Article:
Rothbard‘s fascination with Lenin is mentioned in John Payne‘s article ―Rothbard‘s Time on the Left‖ in the Journal of Libertarian Studies. It documents Murray Rothbard‘s strategic relationship that he formed with the New Left during the mid-1960s. Because of the increasingly growing interventionism of the Right in the United States due to Cold War politics, he sought alliances with non-interventionist socialists to create a pro-peace lobby. As one could easily imagine, disputes between Rothbardians and the New Leftists were bound to occur and by 1970 they split. In an editorial in the Libertarian Forum, Rothbard explains the demise of the New Left in completely strategic Leninist terms and chastises libertarians for attempting to preserve the alliance.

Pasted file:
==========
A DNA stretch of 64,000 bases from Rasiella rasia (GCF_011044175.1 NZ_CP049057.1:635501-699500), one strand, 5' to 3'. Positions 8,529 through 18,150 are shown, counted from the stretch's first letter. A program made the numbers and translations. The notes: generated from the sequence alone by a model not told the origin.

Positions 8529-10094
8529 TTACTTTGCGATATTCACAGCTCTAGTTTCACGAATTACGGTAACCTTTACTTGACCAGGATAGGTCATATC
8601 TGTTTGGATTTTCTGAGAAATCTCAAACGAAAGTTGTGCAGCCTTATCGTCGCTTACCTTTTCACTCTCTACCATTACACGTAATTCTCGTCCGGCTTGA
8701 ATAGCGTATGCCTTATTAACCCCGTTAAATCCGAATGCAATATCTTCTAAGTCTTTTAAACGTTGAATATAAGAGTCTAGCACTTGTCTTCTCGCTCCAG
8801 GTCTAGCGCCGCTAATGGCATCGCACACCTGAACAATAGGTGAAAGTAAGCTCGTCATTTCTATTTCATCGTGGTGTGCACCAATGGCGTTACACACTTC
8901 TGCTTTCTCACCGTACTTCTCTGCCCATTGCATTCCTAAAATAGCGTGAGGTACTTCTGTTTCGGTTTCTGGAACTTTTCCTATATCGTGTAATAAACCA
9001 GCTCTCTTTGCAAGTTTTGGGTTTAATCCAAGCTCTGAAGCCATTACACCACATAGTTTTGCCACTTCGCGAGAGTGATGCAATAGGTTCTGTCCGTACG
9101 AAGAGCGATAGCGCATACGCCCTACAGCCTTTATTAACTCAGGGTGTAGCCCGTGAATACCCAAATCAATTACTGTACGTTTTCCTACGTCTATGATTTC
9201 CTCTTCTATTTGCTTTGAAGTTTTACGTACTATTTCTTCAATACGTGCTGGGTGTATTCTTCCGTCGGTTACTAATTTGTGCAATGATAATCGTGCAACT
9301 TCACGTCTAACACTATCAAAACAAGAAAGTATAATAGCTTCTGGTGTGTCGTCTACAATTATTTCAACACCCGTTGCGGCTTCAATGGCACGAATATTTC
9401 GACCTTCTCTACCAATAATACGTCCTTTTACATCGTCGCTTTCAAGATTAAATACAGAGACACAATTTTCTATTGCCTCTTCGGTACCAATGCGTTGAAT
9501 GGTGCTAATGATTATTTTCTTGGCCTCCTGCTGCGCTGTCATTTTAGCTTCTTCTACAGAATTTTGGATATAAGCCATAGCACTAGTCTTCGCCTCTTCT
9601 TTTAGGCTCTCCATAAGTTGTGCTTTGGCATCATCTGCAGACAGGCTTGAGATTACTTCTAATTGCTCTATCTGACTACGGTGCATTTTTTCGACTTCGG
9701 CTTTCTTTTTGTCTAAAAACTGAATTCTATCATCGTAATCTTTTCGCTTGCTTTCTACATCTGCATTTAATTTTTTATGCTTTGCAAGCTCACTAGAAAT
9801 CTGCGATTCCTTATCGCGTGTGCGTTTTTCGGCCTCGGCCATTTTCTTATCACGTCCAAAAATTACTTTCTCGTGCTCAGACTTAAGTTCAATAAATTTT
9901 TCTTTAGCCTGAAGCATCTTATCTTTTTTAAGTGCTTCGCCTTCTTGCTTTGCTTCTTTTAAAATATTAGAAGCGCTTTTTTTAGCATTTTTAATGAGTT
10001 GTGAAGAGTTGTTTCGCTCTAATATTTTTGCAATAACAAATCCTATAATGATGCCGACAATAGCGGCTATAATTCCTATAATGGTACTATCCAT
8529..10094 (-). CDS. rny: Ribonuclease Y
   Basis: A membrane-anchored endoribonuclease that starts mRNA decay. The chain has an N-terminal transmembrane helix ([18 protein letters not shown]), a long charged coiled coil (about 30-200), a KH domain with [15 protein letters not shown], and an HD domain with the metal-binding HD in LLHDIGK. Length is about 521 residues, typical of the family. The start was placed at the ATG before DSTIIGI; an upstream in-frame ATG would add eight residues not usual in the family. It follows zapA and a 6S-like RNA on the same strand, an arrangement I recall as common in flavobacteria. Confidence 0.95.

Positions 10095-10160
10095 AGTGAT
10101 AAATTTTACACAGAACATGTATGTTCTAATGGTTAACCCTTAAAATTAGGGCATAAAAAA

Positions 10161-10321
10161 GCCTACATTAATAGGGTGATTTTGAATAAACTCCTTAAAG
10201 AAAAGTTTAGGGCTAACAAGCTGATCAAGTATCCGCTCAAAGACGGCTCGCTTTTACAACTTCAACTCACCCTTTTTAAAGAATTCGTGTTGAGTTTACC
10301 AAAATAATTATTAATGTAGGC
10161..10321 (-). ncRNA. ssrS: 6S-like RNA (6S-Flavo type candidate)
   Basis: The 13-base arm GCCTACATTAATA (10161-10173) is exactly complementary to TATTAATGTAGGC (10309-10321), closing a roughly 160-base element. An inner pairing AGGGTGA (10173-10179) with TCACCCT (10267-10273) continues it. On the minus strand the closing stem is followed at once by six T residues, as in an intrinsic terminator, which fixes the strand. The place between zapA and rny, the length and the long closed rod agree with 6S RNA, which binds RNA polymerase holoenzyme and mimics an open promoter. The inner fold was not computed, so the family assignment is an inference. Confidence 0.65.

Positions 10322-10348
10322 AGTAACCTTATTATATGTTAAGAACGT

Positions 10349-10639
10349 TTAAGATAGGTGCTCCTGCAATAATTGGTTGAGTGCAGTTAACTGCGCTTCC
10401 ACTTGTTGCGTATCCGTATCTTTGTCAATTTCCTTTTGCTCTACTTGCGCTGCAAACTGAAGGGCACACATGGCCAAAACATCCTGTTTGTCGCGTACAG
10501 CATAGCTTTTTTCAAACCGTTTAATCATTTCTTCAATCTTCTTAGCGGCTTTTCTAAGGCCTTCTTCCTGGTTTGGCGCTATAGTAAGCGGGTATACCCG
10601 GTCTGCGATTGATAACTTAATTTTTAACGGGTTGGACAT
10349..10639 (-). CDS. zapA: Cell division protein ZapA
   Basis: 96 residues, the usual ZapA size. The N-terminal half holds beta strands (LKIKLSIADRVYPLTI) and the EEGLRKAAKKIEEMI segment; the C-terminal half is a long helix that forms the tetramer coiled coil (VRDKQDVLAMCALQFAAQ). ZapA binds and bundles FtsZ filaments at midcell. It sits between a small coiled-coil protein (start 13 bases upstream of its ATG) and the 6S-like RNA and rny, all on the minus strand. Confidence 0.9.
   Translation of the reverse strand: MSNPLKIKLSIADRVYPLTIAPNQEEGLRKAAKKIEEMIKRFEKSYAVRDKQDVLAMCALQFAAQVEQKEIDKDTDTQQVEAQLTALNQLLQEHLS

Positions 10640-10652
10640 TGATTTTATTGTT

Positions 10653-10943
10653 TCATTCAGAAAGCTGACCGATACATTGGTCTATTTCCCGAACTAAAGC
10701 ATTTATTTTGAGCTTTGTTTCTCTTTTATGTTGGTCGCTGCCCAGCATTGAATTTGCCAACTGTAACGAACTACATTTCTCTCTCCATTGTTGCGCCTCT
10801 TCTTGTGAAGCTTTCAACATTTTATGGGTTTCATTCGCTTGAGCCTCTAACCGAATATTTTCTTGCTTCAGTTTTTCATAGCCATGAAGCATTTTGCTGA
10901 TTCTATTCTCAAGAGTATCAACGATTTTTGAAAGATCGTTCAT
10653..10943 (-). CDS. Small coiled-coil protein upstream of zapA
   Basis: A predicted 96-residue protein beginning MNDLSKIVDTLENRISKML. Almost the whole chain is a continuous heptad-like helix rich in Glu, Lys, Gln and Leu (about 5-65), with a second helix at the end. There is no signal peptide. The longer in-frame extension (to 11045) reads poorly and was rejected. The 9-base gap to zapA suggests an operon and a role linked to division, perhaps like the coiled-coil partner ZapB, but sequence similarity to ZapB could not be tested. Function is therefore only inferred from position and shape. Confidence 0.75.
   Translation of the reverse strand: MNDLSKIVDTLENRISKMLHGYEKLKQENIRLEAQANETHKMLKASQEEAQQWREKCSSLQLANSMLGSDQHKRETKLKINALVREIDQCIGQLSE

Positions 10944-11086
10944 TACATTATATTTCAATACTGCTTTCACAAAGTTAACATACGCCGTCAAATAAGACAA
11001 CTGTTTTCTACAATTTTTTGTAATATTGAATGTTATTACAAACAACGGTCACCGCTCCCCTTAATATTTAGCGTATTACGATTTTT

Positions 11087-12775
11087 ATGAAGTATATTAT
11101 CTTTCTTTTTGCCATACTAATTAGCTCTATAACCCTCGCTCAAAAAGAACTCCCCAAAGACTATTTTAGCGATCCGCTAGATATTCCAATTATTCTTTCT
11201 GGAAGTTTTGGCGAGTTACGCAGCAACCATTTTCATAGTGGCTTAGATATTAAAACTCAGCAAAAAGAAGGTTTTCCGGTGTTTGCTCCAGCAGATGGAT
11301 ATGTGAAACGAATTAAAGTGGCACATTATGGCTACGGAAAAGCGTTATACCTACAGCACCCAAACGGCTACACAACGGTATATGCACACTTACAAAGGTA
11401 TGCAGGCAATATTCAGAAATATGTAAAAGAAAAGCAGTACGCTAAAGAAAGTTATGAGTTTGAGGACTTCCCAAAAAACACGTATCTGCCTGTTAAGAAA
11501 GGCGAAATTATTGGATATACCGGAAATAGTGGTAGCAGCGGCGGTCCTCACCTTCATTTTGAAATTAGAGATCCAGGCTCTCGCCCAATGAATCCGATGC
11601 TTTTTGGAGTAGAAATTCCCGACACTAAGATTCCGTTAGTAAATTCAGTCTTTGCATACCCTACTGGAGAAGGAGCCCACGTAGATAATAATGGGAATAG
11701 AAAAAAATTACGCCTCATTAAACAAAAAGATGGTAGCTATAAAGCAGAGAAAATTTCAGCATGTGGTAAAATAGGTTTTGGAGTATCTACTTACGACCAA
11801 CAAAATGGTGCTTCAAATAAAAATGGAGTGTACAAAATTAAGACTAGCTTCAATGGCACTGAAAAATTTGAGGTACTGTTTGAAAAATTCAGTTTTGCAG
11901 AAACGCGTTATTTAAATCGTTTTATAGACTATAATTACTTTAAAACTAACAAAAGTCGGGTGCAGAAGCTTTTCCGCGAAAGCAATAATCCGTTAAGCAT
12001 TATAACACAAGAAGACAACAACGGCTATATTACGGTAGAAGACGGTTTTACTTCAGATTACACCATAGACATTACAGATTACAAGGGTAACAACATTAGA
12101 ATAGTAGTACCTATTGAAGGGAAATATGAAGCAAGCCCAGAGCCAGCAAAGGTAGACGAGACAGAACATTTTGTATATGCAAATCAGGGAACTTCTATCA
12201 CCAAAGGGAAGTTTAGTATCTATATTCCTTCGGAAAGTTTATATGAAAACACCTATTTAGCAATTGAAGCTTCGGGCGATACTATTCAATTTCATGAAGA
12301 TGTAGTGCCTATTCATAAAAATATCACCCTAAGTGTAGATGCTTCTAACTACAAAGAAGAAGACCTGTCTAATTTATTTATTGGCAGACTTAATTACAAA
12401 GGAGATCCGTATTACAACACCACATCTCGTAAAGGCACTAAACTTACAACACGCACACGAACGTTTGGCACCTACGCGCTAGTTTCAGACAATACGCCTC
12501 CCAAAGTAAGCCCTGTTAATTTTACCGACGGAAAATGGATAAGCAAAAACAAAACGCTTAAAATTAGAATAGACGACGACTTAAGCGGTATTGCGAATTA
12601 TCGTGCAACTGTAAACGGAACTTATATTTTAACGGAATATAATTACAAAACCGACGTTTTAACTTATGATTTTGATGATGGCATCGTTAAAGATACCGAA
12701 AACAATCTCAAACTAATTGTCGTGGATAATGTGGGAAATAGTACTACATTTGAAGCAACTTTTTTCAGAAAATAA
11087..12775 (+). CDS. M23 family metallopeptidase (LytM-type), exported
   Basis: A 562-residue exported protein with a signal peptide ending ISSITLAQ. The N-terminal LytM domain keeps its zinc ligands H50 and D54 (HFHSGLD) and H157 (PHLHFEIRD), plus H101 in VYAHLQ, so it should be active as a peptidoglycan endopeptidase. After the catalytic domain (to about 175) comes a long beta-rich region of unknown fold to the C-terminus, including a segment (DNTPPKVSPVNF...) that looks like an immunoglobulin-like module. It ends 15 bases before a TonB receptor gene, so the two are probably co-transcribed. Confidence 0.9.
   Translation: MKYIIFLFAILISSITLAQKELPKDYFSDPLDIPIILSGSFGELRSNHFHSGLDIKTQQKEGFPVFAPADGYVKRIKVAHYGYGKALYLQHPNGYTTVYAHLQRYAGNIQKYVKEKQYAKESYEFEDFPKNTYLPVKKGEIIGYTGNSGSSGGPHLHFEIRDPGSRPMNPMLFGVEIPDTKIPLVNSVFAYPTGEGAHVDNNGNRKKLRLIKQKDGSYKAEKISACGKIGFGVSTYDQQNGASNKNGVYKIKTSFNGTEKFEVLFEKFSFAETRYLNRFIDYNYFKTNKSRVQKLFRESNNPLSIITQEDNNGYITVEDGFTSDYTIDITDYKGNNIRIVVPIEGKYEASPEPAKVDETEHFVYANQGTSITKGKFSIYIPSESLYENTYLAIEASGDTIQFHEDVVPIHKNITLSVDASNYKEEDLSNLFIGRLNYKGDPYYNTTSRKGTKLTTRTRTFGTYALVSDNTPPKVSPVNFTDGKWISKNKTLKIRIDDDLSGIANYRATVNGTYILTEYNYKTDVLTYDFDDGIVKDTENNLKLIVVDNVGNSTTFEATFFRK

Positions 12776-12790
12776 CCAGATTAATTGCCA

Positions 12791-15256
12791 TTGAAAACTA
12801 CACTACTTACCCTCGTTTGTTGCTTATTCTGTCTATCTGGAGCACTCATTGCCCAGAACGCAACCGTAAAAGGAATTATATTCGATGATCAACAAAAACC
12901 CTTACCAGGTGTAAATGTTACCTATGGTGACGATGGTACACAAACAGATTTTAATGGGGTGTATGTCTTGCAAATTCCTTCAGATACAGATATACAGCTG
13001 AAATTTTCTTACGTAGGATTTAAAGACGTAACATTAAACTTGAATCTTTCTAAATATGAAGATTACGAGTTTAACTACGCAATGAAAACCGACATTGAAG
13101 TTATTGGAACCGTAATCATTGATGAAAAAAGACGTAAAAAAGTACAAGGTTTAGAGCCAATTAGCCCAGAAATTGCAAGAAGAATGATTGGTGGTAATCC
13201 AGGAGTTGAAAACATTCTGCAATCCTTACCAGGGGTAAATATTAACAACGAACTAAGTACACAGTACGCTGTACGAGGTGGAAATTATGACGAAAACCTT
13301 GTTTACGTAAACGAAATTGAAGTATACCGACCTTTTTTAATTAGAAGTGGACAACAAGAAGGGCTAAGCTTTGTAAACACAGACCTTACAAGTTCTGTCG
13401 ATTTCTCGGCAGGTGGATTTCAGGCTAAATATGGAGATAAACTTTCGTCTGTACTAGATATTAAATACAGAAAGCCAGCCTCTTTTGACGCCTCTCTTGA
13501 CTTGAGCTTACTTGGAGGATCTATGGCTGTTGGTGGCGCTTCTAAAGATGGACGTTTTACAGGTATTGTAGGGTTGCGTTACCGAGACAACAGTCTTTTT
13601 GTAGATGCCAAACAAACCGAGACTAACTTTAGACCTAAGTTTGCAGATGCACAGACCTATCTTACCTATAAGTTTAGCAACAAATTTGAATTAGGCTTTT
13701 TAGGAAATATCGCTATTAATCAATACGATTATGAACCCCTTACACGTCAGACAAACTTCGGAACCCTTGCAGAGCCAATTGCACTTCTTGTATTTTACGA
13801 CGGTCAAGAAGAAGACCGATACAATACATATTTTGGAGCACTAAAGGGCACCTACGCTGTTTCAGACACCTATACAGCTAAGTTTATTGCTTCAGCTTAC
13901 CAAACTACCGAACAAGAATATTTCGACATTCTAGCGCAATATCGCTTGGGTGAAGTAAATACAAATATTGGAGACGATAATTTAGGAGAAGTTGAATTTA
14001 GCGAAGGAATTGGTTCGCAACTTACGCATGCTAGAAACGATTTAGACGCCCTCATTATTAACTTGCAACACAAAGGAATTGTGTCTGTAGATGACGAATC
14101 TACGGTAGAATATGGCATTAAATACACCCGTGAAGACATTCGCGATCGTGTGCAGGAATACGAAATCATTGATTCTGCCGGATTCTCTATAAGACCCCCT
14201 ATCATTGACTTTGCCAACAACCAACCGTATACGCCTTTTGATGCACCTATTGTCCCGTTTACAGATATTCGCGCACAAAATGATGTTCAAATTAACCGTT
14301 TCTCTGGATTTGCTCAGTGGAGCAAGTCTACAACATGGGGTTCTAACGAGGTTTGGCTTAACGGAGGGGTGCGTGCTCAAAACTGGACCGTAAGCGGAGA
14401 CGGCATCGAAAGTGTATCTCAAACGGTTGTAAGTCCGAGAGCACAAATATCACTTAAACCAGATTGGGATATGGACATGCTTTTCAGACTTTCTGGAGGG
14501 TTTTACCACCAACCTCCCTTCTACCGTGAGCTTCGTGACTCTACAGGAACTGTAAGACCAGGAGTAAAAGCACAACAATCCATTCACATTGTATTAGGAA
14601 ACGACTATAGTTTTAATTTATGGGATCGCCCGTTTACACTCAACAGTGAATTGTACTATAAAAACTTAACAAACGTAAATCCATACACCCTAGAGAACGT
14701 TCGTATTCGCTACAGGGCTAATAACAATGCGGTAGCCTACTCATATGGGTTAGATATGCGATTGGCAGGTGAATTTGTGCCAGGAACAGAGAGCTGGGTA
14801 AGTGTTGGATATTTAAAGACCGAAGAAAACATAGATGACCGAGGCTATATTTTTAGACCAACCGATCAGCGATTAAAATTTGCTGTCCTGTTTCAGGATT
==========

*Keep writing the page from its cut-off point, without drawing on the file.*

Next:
Smith and Payne is not the only individuals to point this out. French journalist Philippe Simonno wrote in the publication Le Monde several articles on libertarianism in Europe He comments:
“in this text, titled Toward A Strategy for Libertarian Social Change, Rothbard takes as his model Lenin, who knew enough to promote capitulation before Germany in 1917, and to let the peasants occupy feudal lands. In the manner of Lenin, Rothbard recommends a centrist‘ strategy designed to avoid left-wing utopian deviations and right-wing opportunist deviations.” (2003)